Paul Maholm: 2009 to date – 13.2 IP, 1 W, 4 K, 1.32 ERA, 0.95 WHIP
Through the first two starts of the young season, Pittsburgh’s unheralded ace Paul Maholm has impressed, even if his historical strikeout rate doesn’t normally draw fantasy headlines. Last season, Maholm was an unsung hero in posting a solid 3.71 ERA and a respectable 1.28 WHIP in a little over 200 innings. The soon-to-be 27-year-old hurler has averaged a 53% groundball rate in his first three full big league seasons and is armed with a well-rounded pitch repertoire to keep hitters honest. This young Buc figures to be more than just a spot starter and should be rostered in leagues of all sizes and formats.
Ubaldo Jimenez: 2009 to date – 7.0 IP, 1 W, 8 K, 0.00 ERA, 1.00 WHIP
After captivating fantasy managers with his pure stuff under the spotlight of the 2007 World Series, Ubaldo Jimenez hasn’t received a great deal of fanfare, as a 1.43 WHIP overlooks the inroads Jimenez made in 2008. Jimenez had an ERA just a hundredth under the 4.00 mark and a supporting FIP of 3.83 to boot, while his K/9 took a step forward as he struck out 172 batters in just under 200 innings. Jimenez’s first outing of the new year wasn’t quite as subtle, as he pitched seven shutout innings and struck out eight Diamondbacks, in the process out-dueling a terrific Dan Haren and earning a Rockies win. Ubaldo was likely drafted as a #4-5 starter in a number of leagues and has the potential to produce like a #2-3 when it’s all said and done.
Kyle Davies: 2009 to date – 7.0 IP, 0 W, 8 K, 0.00 ERA, 0.71 WHIP
More eye-popping than Ubaldo Jimenez’s opening start was Kyle Davies’ first go-round of the year in keeping the White Sox at bay with seven shutout innings, eight strikeouts, and only three hits and two walks allowed. There’s some healthy debate on the Cafe as to whether or not Davies’ impressive outing was smoke and mirrors or the start of something more. A player analogy that some of our Cafe faithful mutually agree upon when assessing Davies is Gavin Floyd and it’s an appropriate comparison. Like Floyd, Davies had a solid minor league record but was rushed and stunted his development a bit. Gavin Floyd, of course, proved to be more than useful in posting a 3.84 ERA and winning 17 games. That’s not to say Davies will replicate Floyd’s success, but it’s just a simple note that Davies’ career arc could be akin to what Floyd’s panned out to be thus far. For what it’s worth, Davies finished off a mixed-bag 2008 with a strong September where he struck out 24 batters in nearly 32 innings while sporting a 2.27 ERA and a microscopic 0.91 WHIP. Davies possesses the plus-stuff to become an above-average big league starter and with the reported improvements in his pitches and command, he should be at the least watch-list material. Kyle Davies is the definition of a super sleeper, as he’s currently owned in 11% of all Yahoo leagues and perhaps he’s starting to take notice to the extent he should be acquired soon enough.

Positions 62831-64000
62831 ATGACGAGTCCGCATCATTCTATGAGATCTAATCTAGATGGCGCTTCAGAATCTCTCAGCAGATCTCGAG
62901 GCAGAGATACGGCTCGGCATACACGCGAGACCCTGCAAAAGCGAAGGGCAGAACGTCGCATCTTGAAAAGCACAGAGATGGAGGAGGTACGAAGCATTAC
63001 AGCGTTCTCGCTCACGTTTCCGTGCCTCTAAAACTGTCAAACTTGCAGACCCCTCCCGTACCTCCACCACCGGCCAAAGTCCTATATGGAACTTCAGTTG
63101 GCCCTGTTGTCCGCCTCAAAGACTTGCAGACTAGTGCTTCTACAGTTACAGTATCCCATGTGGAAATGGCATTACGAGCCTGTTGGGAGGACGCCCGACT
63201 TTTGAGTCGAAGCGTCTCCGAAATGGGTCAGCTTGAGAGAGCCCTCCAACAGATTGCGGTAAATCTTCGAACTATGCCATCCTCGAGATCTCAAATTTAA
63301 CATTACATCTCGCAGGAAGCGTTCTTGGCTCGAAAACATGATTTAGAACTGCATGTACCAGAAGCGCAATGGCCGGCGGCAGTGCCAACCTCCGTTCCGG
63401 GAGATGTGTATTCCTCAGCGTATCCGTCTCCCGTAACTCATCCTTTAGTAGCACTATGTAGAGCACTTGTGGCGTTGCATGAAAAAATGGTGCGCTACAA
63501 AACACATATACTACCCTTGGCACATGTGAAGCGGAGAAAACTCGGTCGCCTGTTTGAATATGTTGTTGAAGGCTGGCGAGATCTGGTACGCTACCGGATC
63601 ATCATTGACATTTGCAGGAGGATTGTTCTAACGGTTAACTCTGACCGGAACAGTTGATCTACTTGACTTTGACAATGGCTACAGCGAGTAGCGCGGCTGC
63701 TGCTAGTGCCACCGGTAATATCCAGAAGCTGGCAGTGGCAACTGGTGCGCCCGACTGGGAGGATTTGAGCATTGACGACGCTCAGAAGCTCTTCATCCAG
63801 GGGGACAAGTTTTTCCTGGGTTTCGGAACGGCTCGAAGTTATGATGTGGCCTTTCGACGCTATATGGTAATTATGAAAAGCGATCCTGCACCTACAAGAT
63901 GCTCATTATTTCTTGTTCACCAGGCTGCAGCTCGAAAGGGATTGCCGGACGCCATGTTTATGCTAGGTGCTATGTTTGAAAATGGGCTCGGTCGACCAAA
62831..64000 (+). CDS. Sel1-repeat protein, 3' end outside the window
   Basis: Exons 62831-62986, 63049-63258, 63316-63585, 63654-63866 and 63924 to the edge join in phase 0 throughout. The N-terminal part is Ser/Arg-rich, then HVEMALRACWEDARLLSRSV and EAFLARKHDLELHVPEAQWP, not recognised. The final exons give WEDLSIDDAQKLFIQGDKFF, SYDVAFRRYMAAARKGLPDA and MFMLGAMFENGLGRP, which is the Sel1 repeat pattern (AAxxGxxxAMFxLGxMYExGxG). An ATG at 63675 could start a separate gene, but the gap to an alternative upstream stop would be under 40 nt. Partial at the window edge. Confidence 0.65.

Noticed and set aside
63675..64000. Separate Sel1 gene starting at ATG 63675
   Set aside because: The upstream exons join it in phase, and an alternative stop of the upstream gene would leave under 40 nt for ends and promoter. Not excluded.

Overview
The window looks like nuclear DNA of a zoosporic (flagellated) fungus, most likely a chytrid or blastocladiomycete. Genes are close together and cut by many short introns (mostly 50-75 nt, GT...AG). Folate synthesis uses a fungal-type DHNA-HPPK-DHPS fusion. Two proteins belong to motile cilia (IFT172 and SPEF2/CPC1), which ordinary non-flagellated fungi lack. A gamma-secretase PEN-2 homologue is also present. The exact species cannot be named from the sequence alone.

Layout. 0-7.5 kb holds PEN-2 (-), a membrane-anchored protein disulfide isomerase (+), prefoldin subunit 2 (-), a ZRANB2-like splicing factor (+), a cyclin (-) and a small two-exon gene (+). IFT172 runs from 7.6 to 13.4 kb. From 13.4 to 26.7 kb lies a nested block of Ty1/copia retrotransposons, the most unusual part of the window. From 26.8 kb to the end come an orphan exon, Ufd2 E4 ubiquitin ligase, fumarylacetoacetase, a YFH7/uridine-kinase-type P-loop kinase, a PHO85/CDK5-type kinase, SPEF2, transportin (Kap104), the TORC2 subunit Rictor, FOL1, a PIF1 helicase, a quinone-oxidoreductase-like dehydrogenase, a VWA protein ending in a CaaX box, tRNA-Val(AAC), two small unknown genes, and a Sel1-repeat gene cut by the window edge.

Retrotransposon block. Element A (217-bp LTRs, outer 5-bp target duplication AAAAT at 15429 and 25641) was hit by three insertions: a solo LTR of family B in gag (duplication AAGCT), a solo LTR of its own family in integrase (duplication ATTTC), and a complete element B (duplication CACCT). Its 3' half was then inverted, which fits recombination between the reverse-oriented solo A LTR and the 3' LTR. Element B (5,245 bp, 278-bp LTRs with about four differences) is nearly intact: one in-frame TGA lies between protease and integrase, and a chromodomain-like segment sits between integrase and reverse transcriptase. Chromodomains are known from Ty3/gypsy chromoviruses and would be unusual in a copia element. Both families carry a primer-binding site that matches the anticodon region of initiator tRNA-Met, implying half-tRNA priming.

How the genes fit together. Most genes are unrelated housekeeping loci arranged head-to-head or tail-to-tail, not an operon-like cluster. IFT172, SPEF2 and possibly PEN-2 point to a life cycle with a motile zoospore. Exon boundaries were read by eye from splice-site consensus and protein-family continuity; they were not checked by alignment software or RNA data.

Chris Carpenter: 2009 to date – 7.0 IP, 1 W, 7 K, 0.00 ERA, 0.43 WHIP
A late-round draft pick wasn’t much to pay for an injury embattled ace considered to be a top three fantasy starting pitcher a few years ago. For now, that investment has paid huge dividends, as Chris Carpenter was nothing short of impressive in nearly tossing a no-hitter through seven shutout innings against the Pirates, which was more than adequate enough to notch his first win of the season. By all accounts, Carpenter’s offerings have all displayed great movement and if healthy, he could be as massive of a steal as he was back in 2005.
Evan Longoria: 2009 to date – 10/22 H/AB, 4 R, 4 HR, 8 RBI, 0 SB, .455 BA